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The Arkansas Tech University campus has seen a change in the last 18 months with the first female president in a public 4-year university in Arkansas and also with the addition of the Diversity and Inclusion Department. Progressing forward and making positive changes to campus, like educating and enhancing awareness of diversity, can only benefit the campus and the surrounding communities to be better than they currently are.
“I believe engaging with individuals from other races prepares students to work in a more global society,” said Dr. Robin Bowen, president of Arkansas Tech University. “Diversity enriches our educational experience as we hear multiple perspectives and that provides us with the opportunity to broaden our understanding of varying views.”
Diversity has been a growing topic on college campuses since the women’s rights movement of the ‘20s and the civil rights movement of the ‘60s. Expanding the dominantly Caucasian male college campuses to include every person qualified to be on campus is all part of the diversity movement. Today, campuses use SATs and other such exam scores to expand diversity.
“As we continue to become a more diverse nation and state, the student population at Arkansas Tech University has also diversified,” said Dr. Bowen. “In 2004, only 10% of our students were from minority [ethnic] groups. In 2015, 23.9% of our students were from minority [ethnic] groups, up from 22.4% in 2014.”
Diversity, as defined by the Merriam-Webster dictionary, is “the state of having people who are different races or who have different cultures in a group or organization.” Diversity is many different groups of people and many different types of people within those groups. It is not as simple as the color of one’s skin or their gender.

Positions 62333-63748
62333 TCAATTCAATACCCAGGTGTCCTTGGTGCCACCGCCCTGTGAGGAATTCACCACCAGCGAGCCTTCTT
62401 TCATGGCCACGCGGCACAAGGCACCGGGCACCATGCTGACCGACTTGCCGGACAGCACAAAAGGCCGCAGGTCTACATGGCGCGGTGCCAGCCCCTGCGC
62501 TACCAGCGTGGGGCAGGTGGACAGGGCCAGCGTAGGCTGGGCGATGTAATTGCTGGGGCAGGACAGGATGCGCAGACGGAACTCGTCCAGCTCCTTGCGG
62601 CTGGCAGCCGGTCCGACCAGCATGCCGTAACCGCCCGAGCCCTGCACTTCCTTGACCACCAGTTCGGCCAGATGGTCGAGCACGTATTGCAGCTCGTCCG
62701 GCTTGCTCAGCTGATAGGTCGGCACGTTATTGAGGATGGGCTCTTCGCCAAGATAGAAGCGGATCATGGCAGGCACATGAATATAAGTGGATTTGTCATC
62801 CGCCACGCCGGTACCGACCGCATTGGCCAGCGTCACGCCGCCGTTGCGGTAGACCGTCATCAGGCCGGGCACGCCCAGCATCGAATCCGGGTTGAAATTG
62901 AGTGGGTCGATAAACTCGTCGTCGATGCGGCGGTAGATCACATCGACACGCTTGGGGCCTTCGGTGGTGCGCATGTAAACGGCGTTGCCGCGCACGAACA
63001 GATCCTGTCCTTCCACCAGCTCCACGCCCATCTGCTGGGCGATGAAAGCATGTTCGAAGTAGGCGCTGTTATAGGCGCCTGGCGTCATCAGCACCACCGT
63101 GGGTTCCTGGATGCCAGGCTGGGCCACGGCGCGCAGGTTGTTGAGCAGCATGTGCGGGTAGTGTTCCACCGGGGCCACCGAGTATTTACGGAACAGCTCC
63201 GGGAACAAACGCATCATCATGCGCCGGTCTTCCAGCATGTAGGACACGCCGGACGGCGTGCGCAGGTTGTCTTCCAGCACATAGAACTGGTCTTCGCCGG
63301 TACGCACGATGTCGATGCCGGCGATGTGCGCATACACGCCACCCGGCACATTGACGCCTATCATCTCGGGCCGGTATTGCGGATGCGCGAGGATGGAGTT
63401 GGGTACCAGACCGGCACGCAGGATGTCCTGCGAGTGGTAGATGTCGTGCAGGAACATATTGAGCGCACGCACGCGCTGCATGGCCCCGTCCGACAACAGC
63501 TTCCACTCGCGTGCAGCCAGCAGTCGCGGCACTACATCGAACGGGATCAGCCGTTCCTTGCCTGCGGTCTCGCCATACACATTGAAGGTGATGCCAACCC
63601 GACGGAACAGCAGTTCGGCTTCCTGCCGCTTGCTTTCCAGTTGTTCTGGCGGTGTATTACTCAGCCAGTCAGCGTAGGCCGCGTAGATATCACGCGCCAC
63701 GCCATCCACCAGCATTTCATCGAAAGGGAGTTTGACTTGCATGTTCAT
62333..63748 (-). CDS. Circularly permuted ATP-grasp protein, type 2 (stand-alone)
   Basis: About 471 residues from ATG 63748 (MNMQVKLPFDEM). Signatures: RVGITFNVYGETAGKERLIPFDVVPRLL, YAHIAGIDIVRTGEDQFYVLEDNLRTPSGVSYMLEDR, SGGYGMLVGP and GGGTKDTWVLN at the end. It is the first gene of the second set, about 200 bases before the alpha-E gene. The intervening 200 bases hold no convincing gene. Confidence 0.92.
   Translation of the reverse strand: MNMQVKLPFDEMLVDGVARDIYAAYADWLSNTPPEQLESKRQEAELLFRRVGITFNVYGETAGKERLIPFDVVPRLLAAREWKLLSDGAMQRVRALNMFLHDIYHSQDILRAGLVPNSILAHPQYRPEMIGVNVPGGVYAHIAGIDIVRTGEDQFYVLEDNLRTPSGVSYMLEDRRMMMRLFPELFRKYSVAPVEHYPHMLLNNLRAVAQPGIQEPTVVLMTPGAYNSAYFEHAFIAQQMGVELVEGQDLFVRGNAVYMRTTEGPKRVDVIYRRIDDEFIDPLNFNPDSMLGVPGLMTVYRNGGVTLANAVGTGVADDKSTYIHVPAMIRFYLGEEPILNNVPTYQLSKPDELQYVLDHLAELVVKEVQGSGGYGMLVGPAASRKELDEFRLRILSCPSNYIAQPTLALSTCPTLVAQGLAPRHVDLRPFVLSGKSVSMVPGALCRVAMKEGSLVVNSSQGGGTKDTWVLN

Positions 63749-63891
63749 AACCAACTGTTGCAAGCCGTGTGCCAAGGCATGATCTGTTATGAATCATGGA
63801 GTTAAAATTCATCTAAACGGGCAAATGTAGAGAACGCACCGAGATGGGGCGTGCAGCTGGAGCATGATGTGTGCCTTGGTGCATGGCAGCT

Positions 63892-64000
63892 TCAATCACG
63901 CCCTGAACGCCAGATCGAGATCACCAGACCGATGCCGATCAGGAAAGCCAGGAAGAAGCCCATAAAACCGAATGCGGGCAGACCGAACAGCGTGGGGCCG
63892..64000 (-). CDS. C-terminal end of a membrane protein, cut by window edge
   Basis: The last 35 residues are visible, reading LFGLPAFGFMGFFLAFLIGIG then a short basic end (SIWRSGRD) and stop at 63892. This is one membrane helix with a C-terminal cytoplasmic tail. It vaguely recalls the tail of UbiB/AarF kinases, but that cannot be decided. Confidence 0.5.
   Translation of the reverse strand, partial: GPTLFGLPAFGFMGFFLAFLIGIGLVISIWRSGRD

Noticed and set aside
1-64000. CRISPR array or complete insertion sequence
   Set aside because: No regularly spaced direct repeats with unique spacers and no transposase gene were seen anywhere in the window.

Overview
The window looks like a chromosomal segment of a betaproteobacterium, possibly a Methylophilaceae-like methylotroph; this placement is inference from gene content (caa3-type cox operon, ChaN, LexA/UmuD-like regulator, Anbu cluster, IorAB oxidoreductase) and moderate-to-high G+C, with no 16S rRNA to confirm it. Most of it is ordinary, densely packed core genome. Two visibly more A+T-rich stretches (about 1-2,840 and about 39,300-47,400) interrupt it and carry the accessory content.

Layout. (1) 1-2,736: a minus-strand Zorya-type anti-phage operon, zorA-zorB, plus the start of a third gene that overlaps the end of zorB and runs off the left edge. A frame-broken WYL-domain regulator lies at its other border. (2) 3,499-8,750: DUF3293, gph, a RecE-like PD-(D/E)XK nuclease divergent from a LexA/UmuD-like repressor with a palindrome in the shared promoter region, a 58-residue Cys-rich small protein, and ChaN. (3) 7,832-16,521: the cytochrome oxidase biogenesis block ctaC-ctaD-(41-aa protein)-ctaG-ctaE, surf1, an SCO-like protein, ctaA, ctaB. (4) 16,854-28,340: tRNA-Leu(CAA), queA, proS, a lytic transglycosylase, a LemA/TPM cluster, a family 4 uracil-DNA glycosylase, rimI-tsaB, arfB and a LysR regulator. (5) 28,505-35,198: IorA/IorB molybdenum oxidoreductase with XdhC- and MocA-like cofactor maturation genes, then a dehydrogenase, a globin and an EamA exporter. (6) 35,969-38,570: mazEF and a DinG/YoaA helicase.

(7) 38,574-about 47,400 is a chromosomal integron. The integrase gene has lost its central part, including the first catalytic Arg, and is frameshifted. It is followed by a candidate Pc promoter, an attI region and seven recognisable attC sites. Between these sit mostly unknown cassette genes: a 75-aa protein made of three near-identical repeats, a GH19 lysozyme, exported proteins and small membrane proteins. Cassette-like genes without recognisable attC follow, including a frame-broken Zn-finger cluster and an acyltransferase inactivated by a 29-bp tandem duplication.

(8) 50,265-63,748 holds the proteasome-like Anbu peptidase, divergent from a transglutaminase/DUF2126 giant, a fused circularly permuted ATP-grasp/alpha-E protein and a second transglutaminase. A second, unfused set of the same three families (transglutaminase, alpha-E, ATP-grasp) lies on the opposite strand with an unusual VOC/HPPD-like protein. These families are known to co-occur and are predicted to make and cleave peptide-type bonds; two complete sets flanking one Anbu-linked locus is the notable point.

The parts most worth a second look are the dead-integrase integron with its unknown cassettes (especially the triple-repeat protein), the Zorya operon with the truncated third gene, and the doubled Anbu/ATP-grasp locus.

The campus seems to be more diverse than previous years and heading in a direction to improve the quality of the campus for all students. Dr. Bowen seems to be the captain of the diversity ship and has set her sails to move forward.
Dr. Bowen first formed an Equity and Diversity Committee, which focuses on “enriching the lives of all constituents of Arkansas Tech University.” She then created a Department of Diversity and Inclusion, which is lead by Dr. MarTeze Hammonds, associate dean. Hammonds said his department is focused on educating the entire campus so that “each and every student feels apart of the Tech community” and believes “it’s not just the diversity of students but the diversity of faculty and staff as well.”
The university sponsored a seminar, in March of 2015, for faculty and staff entitled “Strategies in Minority Faculty/ Staff Recruitment.” Dr. Bowen efforts are “a continuing effort on our campus.”
According to Dr. Bowen, “in 2014 there were 22 full-time faculty members who were members of minority groups. That number rose to 27 in June of 2015. From June of 2014 to June 2015, our staff diversity increased from 33 individuals to 45.”
The Tech student population has seen a change in diversity over the last five years, from 18.21% minority in 2010 to a 23.90% minority in 2015 (with concerns of ethnicity).
We do not know if this change is due to Dr. Bowen or other staff members, but we do know that diversity on the college campus is necessary at all levels.
The influx of diversity on a campus should eventually level out and come to a point were we are all just human. The chosen person should be the best person for the job, a qualified applicant for enrollment. It shouldn’t be about what ethnicity, gender, political preference or any other demographic category one can think of.
Dr. Mohamed Abdelrahman, the newly chosen vice president for academic affairs said, “I guess you do not need fellow countrymen to feel welcomed if the community around you understands that despite the different accents, ideals, ideas and backgrounds, we share a desire to be happy, fulfilled and to make a difference.”
The leaders at Tech seem to have the right mindset to move the campus into a more progressive and educated future to help the students, faculty and staff become the best versions of themselves that they can be.